Kevin Watson ~ Embracing A More Meaningful Holy Week
There are several moments from when I attended seminary at Wesley Theological Seminary in Washington, D. C., that have stayed with me in the years since I graduated. I remember the class “Methodist History and Doctrine” when Dr. Doug Strong’s summary of the Wesleyan way of salvation brought so many things together for me and made me feel in my bones that I was a Methodist; it was a major catalyst for where I am today. I remember Dr. Amy Oden reminding us in every class of “Church History” to ask the “so what?” question when we studied the past. I remember Dr. Sondra Wheeler’s passion for clear thinking and her ability to challenge students to be consistent and carefully consider and probe unexamined ethical assumptions. I remember Dr. Scott Kisker sending us out into the streets of D.C. to ask people about what grace meant to them. And I remember Dr. Kendall Soulen saying that you could put a host of different things as descriptors of Jesus, but at a very basic level the gospel was simply, “Jesus saves.”
I learned a lot in seminary and had some amazing teachers. Perhaps the image that has stayed with me more than any other came from Dr. Laurence Hull Stookey’s “Corporate Worship” course. Dr. Stookey was discussing the Christian calendar, and he was trying to help us see that the purpose of the Christian calendar was more than a circle where you do the same things over and over again. He described the Christian calendar as being like a spiral staircase: you come to the same point in the circle each year, but you have ascended higher up the stairs each year than you were the year before, or at least that is the purpose of the Christian calendar.
Dr. Stookey’s image of the Christian year being like a spiral staircase has helped me understand why Christian time is itself a means of grace. Every year we go through seasons of repentance, self-denial, and fasting. Each year we also go through seasons of celebration, rejoicing, and exultation. And every year we go through seasons of ordinary time when we are in a season of “regular” living.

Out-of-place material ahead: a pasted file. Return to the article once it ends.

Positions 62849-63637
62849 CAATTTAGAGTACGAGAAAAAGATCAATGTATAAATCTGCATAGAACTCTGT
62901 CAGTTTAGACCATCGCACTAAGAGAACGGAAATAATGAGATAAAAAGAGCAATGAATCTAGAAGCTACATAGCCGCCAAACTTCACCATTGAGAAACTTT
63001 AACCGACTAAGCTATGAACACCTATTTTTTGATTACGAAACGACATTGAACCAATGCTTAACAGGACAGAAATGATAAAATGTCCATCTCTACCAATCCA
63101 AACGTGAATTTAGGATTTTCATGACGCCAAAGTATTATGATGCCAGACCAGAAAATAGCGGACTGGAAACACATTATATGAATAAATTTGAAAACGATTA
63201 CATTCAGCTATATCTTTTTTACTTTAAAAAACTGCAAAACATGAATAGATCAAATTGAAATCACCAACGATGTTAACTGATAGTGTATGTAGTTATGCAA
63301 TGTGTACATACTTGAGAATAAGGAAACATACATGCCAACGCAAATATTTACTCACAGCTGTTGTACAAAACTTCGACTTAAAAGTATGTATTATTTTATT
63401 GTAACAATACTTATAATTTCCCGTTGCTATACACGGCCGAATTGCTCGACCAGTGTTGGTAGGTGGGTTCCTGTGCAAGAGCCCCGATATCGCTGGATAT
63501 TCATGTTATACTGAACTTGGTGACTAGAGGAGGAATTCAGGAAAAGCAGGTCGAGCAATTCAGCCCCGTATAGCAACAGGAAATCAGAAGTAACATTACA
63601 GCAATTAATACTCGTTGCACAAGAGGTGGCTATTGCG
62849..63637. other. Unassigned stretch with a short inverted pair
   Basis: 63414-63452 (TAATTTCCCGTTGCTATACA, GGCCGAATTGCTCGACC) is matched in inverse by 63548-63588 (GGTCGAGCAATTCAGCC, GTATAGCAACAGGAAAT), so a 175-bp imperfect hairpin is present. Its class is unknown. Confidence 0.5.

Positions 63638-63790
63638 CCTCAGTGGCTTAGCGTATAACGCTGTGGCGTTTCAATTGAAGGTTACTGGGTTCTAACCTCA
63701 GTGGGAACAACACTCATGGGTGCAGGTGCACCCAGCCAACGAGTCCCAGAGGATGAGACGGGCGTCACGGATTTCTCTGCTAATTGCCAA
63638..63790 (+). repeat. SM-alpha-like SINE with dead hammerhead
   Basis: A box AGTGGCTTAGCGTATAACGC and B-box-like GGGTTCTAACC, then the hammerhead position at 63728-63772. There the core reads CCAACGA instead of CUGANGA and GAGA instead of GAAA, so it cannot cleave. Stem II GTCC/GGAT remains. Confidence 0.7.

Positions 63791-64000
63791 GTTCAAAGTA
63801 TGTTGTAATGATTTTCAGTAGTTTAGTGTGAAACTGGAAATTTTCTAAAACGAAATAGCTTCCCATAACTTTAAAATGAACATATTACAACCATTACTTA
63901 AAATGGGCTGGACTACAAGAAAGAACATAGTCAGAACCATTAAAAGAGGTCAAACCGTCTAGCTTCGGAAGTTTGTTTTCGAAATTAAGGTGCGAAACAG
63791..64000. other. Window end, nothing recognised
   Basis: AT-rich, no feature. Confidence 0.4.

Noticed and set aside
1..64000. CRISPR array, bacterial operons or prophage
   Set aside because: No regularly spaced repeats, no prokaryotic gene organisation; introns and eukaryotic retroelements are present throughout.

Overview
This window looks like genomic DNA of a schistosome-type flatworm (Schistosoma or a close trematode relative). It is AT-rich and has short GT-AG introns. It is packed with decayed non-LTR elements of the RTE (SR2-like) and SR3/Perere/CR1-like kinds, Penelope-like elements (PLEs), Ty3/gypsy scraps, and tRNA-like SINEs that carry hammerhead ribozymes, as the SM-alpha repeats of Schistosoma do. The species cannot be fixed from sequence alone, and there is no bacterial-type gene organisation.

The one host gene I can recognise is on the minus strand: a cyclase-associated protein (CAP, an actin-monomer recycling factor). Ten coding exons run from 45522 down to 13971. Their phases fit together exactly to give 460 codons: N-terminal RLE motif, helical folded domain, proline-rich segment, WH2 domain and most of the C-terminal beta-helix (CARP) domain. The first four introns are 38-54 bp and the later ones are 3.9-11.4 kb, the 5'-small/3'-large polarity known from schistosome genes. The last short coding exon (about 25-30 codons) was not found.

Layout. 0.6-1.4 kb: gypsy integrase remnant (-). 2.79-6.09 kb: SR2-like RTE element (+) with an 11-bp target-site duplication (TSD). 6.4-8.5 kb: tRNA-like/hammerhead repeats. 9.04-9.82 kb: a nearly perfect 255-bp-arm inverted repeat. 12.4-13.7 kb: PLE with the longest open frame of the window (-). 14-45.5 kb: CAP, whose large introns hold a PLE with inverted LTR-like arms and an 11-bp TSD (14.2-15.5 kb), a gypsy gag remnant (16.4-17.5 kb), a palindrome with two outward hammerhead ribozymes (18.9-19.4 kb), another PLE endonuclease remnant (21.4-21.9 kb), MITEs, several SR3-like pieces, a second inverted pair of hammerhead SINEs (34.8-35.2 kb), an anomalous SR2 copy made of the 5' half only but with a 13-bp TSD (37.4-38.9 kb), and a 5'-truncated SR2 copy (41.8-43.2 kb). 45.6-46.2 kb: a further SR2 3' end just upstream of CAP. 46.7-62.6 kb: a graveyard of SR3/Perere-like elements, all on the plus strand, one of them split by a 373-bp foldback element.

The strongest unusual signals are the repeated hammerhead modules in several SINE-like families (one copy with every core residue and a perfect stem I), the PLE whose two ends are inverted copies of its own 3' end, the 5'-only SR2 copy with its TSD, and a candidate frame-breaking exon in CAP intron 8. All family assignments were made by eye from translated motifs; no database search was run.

I have come to appreciate many things about the Christian calendar. I appreciate the way the Christian calendar helps you practice what real life is like. As I have ascended the spiral staircase, I have become better at rejoicing – really celebrating –what God has done for the world – and for me. I have also learned how to grieve, to lament, to say no to myself and others, and to notice the heartbreaking extent to which things in the world are not okay. Perhaps what has surprised me the most about the major rhythms of the Christian calendar is that I have come to appreciate ordinary time, the gift of un-extraordinary days, even seasons when you experience normal rhythms and routines.
This week, Holy Week, is the highlight of the Christian calendar. To speak in a way that I suspect Dr. Stookey might not approve, Holy Week is like the Super Bowl of the Christian calendar. It is packed with meaning and is like the entire Christian year packed into one week.
Observing Holy Week has had a significant impact on my life. There are many different ways I could mark my growth as a follower of Jesus Christ, but a major part of my growth as a Christian came when I started to attend Holy Week services. Attending worship on Thursday and Friday of Holy Week is a highlight of my year as a follower of Jesus. Attending these services has prepared me to celebrate – really celebrate – the news that Jesus Christ is risen.
As I have, by the grace of God, ascended the spiral staircase of the Christian calendar, I have discovered that Christians (especially including myself) have a lot of room to grow in discipline and self-denial. I have been surprised to find that Christians are often actually worse at celebration than they are at self-denial. Easter is not one Sunday, it is eight weeks. But I have yet to attend a church that has had the celebratory stamina to throw an eight-week party. I have been to some amazing Easter Sunday services, but I don’t remember a single worship service from the sixth Sunday of Easter.
It is here that Dr. Stookey would want to remind us all that every Sunday is a little Easter. Christians celebrate (but do we really celebrate?) the resurrection every single Sunday.
I urge you to do whatever you have to in order to attend Holy Week services this week. We need to prepare to celebrate this Sunday. And God, in God’s graciousness, has given us an entire week to prepare to celebrate the best news the world has ever heard.
Dr. Stookey would, I think, also want me to tell you that you can’t get to the resurrection without the crucifixion. The cross of Christ is itself a potent means of grace. But our ability to celebrate the empty tomb will always be impoverished if we show up to hear the astounding news of an empty tomb, but have not heard all that happened so that death’s power could be broken from the inside.
No matter what your previous experience of Holy Week has been, there is room to enter more fully into the amazing grace of God. We can continue walking up the staircase, growing in holiness with each step.
By the grace of God, may we each experience a more meaningful Holy Week this week than we ever have.
This article first appeared on Wesleyan Accent in 2015.